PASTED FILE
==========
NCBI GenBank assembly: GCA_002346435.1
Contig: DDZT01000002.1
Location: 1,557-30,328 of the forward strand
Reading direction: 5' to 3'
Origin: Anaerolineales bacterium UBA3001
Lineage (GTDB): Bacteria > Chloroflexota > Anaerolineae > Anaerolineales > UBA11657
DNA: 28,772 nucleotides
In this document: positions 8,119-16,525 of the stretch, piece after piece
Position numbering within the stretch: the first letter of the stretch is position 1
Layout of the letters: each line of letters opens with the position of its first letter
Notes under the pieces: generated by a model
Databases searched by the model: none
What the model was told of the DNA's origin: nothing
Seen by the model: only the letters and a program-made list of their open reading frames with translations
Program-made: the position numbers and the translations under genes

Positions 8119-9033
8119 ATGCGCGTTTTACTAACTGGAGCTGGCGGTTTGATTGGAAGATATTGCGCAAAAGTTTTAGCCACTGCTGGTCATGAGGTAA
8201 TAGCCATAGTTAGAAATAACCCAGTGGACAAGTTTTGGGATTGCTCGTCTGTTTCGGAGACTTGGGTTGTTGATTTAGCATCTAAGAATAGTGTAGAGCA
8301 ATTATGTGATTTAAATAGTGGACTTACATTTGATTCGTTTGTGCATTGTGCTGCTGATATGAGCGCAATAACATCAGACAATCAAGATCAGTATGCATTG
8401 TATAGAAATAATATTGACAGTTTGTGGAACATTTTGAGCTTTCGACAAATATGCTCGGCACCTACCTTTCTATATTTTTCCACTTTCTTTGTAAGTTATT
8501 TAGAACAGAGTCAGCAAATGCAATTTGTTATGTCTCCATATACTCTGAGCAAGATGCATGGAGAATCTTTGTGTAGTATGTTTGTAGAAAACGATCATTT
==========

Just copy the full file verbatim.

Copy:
NCBI GenBank assembly: GCA_002346435.1
Contig: DDZT01000002.1
Location: 1,557-30,328 of the forward strand
Reading direction: 5' to 3'
Origin: Anaerolineales bacterium UBA3001
Lineage (GTDB): Bacteria > Chloroflexota > Anaerolineae > Anaerolineales > UBA11657
DNA: 28,772 nucleotides
In this document: positions 8,119-16,525 of the stretch, piece after piece
Position numbering within the stretch: the first letter of the stretch is position 1
Layout of the letters: each line of letters opens with the position of its first letter
Notes under the pieces: generated by a model
Databases searched by the model: none
What the model was told of the DNA's origin: nothing
Seen by the model: only the letters and a program-made list of their open reading frames with translations
Program-made: the position numbers and the translations under genes

Positions 8119-9033
8119 ATGCGCGTTTTACTAACTGGAGCTGGCGGTTTGATTGGAAGATATTGCGCAAAAGTTTTAGCCACTGCTGGTCATGAGGTAA
8201 TAGCCATAGTTAGAAATAACCCAGTGGACAAGTTTTGGGATTGCTCGTCTGTTTCGGAGACTTGGGTTGTTGATTTAGCATCTAAGAATAGTGTAGAGCA
8301 ATTATGTGATTTAAATAGTGGACTTACATTTGATTCGTTTGTGCATTGTGCTGCTGATATGAGCGCAATAACATCAGACAATCAAGATCAGTATGCATTG
8401 TATAGAAATAATATTGACAGTTTGTGGAACATTTTGAGCTTTCGACAAATATGCTCGGCACCTACCTTTCTATATTTTTCCACTTTCTTTGTAAGTTATT
8501 TAGAACAGAGTCAGCAAATGCAATTTGTTATGTCTCCATATACTCTGAGCAAGATGCATGGAGAATCTTTGTGTAGTATGTTTGTAGAAAACGATCATTT